The tissue which lines the inside of the uterus is called the endometrium. In women of reproductive age (12 years – menopause) the tissue is broken down each month and shed as menstrual blood.
Endometriosis is a condition where the endometrium tissue is located in other sites of the body outside the uterus instead of being confined to the inside lining.
It is thought that this may happen for two reasons:
- Instead of the menstrual fluid flowing outside the body in the usual way, it flows back through the fallopian tubes.
- Patches of endometrium tissue may be deposited during the very early development of the reproductive organs.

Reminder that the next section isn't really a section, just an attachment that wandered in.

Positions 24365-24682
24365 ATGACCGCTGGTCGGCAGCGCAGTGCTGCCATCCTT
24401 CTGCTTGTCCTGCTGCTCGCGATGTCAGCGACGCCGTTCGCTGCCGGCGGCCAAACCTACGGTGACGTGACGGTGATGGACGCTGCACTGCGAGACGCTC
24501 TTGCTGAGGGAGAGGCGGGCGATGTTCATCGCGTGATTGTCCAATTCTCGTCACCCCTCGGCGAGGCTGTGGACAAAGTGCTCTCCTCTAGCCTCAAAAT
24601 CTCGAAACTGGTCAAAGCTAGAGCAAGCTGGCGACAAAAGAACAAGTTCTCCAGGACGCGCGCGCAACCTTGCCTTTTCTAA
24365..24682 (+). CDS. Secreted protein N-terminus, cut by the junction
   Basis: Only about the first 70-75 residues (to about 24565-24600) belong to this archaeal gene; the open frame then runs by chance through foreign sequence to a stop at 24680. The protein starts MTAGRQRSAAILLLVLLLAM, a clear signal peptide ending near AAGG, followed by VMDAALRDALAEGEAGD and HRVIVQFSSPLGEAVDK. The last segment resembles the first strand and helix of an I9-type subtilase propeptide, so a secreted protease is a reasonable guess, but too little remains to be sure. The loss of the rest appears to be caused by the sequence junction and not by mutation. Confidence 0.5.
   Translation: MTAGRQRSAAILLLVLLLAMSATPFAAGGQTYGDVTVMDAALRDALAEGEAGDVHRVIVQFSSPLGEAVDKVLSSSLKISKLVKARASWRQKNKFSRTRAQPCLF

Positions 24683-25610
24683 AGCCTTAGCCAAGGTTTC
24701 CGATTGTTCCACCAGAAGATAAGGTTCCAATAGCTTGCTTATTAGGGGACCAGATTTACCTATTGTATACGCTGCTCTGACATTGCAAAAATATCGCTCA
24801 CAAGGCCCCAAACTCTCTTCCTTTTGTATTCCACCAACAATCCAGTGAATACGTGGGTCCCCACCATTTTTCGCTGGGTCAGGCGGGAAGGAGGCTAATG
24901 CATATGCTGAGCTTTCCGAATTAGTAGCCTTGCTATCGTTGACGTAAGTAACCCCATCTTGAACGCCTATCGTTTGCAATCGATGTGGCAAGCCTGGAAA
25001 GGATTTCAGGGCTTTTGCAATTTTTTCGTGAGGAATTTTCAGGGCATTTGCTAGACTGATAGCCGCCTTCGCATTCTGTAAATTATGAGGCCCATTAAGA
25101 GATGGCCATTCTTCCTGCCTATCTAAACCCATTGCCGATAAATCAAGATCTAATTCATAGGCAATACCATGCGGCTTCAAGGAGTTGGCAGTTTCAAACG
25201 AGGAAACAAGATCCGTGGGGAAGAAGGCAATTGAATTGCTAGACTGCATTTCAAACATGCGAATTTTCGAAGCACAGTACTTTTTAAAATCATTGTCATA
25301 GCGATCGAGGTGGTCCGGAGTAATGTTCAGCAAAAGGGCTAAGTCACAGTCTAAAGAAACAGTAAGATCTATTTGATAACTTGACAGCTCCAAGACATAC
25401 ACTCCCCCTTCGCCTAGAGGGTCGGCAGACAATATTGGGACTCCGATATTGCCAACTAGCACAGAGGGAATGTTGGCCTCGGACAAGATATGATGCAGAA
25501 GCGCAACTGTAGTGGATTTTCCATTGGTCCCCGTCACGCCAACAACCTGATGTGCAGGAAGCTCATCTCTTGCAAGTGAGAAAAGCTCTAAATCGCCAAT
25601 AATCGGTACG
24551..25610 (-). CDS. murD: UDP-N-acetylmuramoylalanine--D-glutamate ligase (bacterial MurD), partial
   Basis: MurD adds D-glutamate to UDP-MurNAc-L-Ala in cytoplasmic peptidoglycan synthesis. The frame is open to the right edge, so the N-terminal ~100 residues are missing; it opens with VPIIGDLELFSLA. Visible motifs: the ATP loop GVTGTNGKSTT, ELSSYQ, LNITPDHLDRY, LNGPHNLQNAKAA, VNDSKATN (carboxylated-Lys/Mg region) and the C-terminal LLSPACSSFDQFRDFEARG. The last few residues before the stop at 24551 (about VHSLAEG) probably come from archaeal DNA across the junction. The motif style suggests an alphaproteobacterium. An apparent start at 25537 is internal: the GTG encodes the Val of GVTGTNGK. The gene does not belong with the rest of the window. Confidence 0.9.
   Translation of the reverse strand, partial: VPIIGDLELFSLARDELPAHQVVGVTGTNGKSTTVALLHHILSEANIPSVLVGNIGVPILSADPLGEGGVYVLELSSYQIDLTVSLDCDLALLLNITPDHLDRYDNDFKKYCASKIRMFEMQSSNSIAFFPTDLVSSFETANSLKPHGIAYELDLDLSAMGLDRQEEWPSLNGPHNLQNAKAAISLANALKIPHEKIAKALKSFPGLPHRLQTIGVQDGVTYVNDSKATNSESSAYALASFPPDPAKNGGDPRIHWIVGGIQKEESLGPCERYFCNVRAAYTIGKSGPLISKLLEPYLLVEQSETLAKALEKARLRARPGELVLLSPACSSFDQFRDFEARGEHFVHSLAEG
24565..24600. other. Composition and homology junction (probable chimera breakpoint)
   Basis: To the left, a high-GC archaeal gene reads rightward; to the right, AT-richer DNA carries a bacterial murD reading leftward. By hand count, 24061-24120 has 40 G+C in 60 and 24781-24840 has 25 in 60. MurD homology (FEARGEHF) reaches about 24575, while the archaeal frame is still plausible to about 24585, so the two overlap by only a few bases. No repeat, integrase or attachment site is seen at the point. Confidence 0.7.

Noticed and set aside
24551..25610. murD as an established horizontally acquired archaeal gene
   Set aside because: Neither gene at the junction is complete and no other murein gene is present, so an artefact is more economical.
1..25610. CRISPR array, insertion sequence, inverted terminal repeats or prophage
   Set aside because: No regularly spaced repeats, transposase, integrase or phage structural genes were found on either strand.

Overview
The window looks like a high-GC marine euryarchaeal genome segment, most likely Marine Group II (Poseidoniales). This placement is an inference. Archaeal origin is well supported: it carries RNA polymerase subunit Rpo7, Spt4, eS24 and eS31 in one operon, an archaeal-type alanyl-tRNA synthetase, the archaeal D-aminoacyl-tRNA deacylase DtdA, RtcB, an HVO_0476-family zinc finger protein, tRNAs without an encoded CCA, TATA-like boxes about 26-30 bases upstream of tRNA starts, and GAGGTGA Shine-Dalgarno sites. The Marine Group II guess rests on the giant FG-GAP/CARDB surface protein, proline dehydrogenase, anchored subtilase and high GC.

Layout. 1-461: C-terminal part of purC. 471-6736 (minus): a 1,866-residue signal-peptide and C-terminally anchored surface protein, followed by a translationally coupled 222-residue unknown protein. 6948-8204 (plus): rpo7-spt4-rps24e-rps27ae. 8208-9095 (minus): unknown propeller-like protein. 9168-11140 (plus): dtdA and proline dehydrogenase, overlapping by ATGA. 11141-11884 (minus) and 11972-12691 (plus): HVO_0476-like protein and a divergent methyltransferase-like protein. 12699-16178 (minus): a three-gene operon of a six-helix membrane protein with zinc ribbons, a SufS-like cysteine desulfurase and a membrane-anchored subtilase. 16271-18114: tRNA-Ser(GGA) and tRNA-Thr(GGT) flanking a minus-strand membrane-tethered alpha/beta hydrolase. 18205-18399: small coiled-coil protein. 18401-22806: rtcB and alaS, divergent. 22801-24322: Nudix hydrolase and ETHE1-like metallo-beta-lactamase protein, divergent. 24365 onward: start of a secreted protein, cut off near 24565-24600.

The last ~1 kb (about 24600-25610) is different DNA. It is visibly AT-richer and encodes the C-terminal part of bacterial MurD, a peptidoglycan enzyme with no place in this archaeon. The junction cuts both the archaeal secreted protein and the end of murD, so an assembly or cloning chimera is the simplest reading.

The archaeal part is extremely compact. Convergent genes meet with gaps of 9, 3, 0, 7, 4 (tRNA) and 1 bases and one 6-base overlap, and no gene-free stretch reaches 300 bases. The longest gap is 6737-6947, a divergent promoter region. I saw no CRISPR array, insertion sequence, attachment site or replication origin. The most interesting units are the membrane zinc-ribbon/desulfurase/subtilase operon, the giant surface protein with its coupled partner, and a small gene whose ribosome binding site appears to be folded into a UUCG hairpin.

Sites of Endometriosis
- Behind the uterus (called the Pouch of Douglas)
- The tissue below the ovaries (called the broad ligament)
- The bladder
- The bowel
- The vagina
- Rarely, it may occur in surgical scars, the navel or elsewhere
- Endometriosis affects 1 in 10 women
- It is commonly associated with infertility
- 3 out of 10 infertile women have endometriosis
- The surgical removal of endometriosis can help infertility
- Untreated endometriosis is associated with an increased miscarriage rate
- Women may have symptoms for many years before a diagnosis is made
- A laparoscopy is the most reliable diagnostic method
- Endometriosis can occur at any time between puberty and menopause
- Endometriosis frequently occurs during teenage years